If you're on Unix, use procmail, a general purpose mail filtering package. You can find more info on it at http://www.ii.com/internet/robots/procmail/. Another good place to find information on Procmail is at http://www.iki.fi/~era/procmail/links.html.
If you're on Windows or Macintosh, see if you can find a mail client which will do filtering for you. Better yet, ask your ISP if they can filter your mail for you so that you don't have to download spam only to have it filtered.
RFC 822 is an official Internet document which describes all the standard headers. There are of course many non-standard headers which are inserted by some mail programs. Some of those are merely a strong hint that a message is spam, others only under certain circumstances, and some are only added by bulk e-mail programs.
Here are a few examples that are frequently brought up:
X-Mailer: Pegasusthe information here is bogus and the message was sent using one of the broken bulk e-mail programs.
Since more and more LANs are running Windows NT on their servers, they have MTAs that aren't quite as configurable as sendmail, so it may be more difficult to filter out unwanted spams.
A way around this is to set up a UNIX box to handle e-mail, and create an MX record pointing to it in the DNS database for that domain so that all e-mail gets sent to the UNIX box, which can filter out spam with procmail, sendmail, or whatever, and then pass it on to the LAN.
If you are trying to keep costs down, I would recommend that you check out Linux, a free version of UNIX that runs on 386/486/Pentium systems.
Another alternative would be to investigate the possibility of getting the Realtime Blackhole List.
Blocking a domain is a serious step, and can generally only be done by the sysadmin. It involves configuring one's router to ignore any and all TCP/IP packets from a given network, regardless of type. This means they can't even browse your website. See IDP. An automated method for doing this is by joining the Realtime Blackhole List, which has proven effective in keeping spam down on the sites that have joined it. More information can be found at http://mail-abuse.org/rbl.
Your administrator could also configure their MTA (mail transport agent) to refuse mail from a spammer's site. This is not 100% effective, because the spammers can route their mail via an innocent third party's server. More and more sites are disabling the relay feature from their servers, though, making it harder for the spammers to get through.
Another step some administrators take is to block a site by way of Procmail, which can filter mail by the IP address of the originating site (provided this information is present in the message headers).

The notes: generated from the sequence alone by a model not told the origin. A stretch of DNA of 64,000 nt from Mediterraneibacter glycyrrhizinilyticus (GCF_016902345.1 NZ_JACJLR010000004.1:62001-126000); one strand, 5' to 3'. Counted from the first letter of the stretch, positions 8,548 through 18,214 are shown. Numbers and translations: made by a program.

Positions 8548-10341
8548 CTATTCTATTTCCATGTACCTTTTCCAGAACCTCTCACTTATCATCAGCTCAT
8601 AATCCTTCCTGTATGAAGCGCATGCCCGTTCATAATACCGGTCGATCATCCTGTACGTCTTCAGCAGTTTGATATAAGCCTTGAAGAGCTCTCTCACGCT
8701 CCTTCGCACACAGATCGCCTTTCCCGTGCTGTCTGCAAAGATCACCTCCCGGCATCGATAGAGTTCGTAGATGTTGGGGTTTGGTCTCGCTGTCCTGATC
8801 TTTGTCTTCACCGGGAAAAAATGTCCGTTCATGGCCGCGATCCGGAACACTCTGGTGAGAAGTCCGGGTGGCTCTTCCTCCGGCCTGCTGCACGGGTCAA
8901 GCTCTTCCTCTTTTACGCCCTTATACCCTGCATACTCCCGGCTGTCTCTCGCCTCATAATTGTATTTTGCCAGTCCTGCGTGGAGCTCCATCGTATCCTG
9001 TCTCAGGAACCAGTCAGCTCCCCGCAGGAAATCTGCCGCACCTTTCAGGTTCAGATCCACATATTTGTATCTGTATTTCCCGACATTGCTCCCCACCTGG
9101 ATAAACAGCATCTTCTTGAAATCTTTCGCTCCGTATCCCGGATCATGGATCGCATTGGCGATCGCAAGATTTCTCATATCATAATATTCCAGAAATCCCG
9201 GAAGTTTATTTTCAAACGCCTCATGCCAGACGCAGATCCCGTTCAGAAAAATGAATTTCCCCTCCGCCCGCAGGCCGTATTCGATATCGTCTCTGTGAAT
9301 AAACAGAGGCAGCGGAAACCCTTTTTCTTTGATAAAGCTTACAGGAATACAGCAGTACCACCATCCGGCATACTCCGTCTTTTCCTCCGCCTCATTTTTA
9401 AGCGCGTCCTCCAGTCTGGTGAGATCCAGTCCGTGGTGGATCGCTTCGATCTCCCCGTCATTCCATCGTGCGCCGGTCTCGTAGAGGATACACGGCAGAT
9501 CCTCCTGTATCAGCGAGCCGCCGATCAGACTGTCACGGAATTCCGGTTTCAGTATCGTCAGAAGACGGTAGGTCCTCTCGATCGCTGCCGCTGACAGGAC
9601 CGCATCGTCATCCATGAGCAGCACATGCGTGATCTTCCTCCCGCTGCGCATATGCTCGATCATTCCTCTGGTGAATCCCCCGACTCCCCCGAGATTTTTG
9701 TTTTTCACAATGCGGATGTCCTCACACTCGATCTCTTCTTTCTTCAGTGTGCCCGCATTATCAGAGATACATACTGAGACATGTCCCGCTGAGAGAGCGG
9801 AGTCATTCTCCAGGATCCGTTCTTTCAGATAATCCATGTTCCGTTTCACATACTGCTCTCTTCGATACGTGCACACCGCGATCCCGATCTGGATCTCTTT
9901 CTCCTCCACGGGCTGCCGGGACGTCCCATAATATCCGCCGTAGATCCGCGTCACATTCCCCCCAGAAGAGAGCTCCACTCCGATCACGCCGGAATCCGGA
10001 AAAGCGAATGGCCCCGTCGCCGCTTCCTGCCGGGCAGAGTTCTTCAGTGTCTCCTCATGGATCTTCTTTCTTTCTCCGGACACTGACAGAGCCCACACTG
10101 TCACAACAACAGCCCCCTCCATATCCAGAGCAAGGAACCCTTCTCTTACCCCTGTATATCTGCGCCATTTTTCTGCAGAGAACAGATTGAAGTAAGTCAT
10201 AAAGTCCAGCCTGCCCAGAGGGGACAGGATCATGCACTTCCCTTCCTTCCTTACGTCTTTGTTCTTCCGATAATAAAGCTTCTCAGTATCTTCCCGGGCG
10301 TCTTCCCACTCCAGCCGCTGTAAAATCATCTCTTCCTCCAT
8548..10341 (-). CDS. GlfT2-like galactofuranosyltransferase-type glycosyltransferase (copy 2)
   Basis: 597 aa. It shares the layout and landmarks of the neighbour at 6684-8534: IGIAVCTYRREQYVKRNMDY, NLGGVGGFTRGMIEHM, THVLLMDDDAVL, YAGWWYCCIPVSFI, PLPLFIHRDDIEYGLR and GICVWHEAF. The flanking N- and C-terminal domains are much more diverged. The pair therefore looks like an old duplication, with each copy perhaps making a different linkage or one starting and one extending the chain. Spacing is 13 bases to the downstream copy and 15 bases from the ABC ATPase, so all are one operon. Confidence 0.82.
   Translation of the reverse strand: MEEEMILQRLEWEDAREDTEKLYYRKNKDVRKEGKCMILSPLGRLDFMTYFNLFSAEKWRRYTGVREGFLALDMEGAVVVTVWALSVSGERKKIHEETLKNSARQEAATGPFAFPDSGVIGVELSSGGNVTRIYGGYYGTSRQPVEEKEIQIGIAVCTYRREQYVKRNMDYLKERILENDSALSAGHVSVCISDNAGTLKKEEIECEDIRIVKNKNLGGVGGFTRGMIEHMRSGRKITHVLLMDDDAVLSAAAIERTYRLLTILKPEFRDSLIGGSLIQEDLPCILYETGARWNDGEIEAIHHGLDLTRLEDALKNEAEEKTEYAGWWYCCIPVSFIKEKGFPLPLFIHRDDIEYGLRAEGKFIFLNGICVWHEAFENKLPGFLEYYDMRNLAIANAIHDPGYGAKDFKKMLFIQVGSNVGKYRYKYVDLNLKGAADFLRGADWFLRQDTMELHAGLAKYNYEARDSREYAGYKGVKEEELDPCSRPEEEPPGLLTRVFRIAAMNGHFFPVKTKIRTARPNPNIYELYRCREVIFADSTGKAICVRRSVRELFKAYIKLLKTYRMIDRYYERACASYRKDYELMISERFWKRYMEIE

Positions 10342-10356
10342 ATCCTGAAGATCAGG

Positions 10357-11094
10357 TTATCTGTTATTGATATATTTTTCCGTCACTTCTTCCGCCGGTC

Usenet Death Penalty. This is used only in the most extreme of cases where NNTP servers are configured to refuse any and all postings coming from a certain system. This happened to Prodigy in September of 1995 due to them refusing to take action against phone sex spammers. When they started nuking the accounts, the UDP was lifted.
UDP also stands for User Datagram Protocol, part of the TCP/IP protocol suite, so the use of this acronym can be a bit confusing; however, it is usually possible to determine which one is being used from the context.
Internet Death Penalty. Used when a site refuses to do anything about abuse coming from them. What happens is that other sites will refuse connections of any sort coming from this site. The premise behind this is that users on that site will start complaining to their system administrators and the sysadmins will have to deal with their spammer problems or lose customers.
IDPs are less common today, having been replaced by The RBL instead.
Plussed addresses are available for UNIX boxes running newer versions of sendmail. You can add a plus sign and any string you want after the username and before the '@' and the mail will still be delivered properly. For instance, email@example.com will reach me just fine.
However, before you attempt to use plussed addresses in your e-mail, I would suggest trying to e-mail yourself with a plussed address to make sure your ISP supports them.
In terms of catching spammers, I have "firstname.lastname@example.org" on my anti-virus homepage and NOWHERE else. I got a spam to that address about something that had nothing to do with viruses so it _really_ served to prove that spammers don't check their lists. Also, it proves that they look for 'mailto:' links.
Furthermore, if you start getting lots of spams to a plussed address (maybe after posting to Usenet with it), you can easily write a procmail recipe to dump all mail to that address to /dev/null.